Share vital information about your collection with spouse
- Published: Nov 10, 2011, 7 PM
Your funeral services are over, with many flowers and heartfelt condolences.
Your family and friends spoke highly of you. Many applauded your commitment to family, your fine work ethic and your devotion to God. Some spoke about your enjoyment of coin collecting.
A few weeks have gone by and now your spouse has started to get calls from your coin collecting friends and acquaintances, as well as auction houses.
Gee, she (not meant to assume that only men collect coins) is a little uncertain. Just what were you collecting?
What made people inquire about how they could help her sell them?
She thinks she knows where “they” are kept. All of them? Maybe?
But what to do with them?
She isn’t sure if you had plans. But then you didn’t think that you would need to do something right now. You weren’t ready to leave yet.
The terminology is so foreign to her: coppers, half cents, large cents, half eagles, Shield nickels, Standing Liberty, and “Grey Sheet.”
Why are the callers so interested?
To whom should she turn for advice?
She is still grieving and the callers always mention, “Perhaps I can be of assistance.”
Isn’t it time for you to share with your spouse the important information regarding your collection?
Where is it stored?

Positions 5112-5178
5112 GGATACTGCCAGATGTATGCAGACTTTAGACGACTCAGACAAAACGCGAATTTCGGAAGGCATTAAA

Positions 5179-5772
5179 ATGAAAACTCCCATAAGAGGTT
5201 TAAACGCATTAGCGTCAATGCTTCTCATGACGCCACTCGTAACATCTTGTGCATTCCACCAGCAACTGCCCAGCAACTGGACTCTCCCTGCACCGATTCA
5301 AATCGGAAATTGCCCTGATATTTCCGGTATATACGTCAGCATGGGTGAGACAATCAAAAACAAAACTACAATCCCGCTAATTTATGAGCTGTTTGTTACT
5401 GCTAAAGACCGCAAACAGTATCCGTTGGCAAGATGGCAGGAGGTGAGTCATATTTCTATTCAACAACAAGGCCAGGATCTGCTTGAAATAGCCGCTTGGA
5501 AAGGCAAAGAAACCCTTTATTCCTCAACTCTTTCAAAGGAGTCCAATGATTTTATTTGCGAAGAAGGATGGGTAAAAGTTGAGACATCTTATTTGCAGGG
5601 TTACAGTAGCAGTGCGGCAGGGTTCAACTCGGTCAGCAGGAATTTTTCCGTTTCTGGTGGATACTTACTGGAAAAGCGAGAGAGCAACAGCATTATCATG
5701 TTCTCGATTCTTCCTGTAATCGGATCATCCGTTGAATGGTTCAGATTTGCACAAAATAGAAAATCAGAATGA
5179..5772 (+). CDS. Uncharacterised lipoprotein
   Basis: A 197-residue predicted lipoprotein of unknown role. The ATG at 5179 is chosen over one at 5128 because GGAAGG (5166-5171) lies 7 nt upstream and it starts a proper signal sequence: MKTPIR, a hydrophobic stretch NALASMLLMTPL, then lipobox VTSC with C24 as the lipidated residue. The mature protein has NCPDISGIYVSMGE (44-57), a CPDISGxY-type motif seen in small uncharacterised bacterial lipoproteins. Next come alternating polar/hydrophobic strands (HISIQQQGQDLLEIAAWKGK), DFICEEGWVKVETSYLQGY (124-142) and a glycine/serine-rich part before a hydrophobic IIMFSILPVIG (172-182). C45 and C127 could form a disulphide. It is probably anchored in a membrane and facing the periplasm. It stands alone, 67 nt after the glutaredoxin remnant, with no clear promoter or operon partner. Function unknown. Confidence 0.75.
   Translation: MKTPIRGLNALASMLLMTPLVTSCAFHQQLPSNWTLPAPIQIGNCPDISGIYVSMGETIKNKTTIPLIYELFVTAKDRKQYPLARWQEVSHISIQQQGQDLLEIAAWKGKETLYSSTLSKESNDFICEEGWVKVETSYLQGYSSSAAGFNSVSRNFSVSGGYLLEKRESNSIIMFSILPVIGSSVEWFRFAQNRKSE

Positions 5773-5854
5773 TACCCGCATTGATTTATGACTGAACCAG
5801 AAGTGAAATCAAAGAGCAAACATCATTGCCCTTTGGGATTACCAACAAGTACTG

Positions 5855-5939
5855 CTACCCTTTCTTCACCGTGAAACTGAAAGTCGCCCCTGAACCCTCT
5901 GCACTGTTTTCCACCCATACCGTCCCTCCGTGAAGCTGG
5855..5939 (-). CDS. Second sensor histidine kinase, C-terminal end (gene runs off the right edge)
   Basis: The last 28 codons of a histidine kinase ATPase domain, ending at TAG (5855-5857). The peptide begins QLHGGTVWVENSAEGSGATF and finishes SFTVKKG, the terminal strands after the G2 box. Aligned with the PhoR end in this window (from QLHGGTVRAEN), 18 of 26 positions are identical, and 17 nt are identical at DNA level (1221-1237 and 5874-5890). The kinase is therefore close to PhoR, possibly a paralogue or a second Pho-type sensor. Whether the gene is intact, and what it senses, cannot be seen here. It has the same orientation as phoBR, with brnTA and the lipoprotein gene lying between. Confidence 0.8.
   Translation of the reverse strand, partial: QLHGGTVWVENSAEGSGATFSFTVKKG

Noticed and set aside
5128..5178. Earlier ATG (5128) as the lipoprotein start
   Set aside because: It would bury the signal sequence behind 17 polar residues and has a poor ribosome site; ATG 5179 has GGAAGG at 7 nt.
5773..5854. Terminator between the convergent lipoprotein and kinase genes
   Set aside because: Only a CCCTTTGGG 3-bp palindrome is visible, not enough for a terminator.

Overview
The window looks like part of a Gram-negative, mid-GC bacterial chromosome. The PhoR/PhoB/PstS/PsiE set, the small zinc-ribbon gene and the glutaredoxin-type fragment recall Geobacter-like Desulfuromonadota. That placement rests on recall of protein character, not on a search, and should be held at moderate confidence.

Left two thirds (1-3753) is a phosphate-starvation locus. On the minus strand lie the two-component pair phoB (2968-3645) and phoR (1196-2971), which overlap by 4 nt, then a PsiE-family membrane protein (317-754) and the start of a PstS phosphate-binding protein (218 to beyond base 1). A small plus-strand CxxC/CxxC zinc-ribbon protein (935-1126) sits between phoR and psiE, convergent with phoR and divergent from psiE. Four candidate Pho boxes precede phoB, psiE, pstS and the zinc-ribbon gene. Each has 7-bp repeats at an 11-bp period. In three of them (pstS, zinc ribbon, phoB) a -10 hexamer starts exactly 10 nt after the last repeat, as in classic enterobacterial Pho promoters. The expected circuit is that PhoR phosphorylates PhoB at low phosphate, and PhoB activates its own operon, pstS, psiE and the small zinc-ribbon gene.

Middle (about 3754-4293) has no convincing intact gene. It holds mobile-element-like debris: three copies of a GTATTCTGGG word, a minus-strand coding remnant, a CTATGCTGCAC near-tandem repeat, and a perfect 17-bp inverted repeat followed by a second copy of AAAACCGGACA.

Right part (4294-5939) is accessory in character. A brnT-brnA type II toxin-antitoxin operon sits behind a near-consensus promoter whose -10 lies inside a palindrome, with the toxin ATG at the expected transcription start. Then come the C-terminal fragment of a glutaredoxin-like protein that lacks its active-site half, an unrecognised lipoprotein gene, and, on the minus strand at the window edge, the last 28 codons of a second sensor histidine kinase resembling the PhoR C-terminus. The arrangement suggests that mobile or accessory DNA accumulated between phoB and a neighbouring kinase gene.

Where are the keys to the safety deposit box? She is a signer, isn’t she?
Is it insured?
Have you prepared an inventory list with description, grade, price paid, when purchased and today’s value?
Perhaps you wanted it to be appraised professionally and then divided among your heirs.
Which friend, dealer, or auction house should she contact? And which should she stay clear of?
If it goes to auction, what is the procedure and what should she expect to be paid?
Please encourage your spouse to attend coin conventions with you. When there are classes on topics such as “Introduction to Coin Collecting” or “Grading,” encourage her to attend.
I was the only woman in the room of 50 people at a recent “Intro to Grading Coppers” seminar” conducted by Doug Bird and Steve Carr.
Where were the other spouses?
I couldn’t be the only spouse interested in the assets of one’s household.
Coin conventions are usually planned in a city that allows for site seeing, shopping and other enjoyable activities, which are great fun. However, one also needs to encourage your spouse to attend conventions, lectures, ask questions, and learn. It’s not all about the shopping.
It is time! Start now!
Carol M. Consolo lives in greater Cleveland, Ohio, with her coin dealer husband, David. Her primary numismatic interest is half cents and she is a member of the Early American Coppers club. She is an educator who enjoys watercolor art and gardening in her leisure time.
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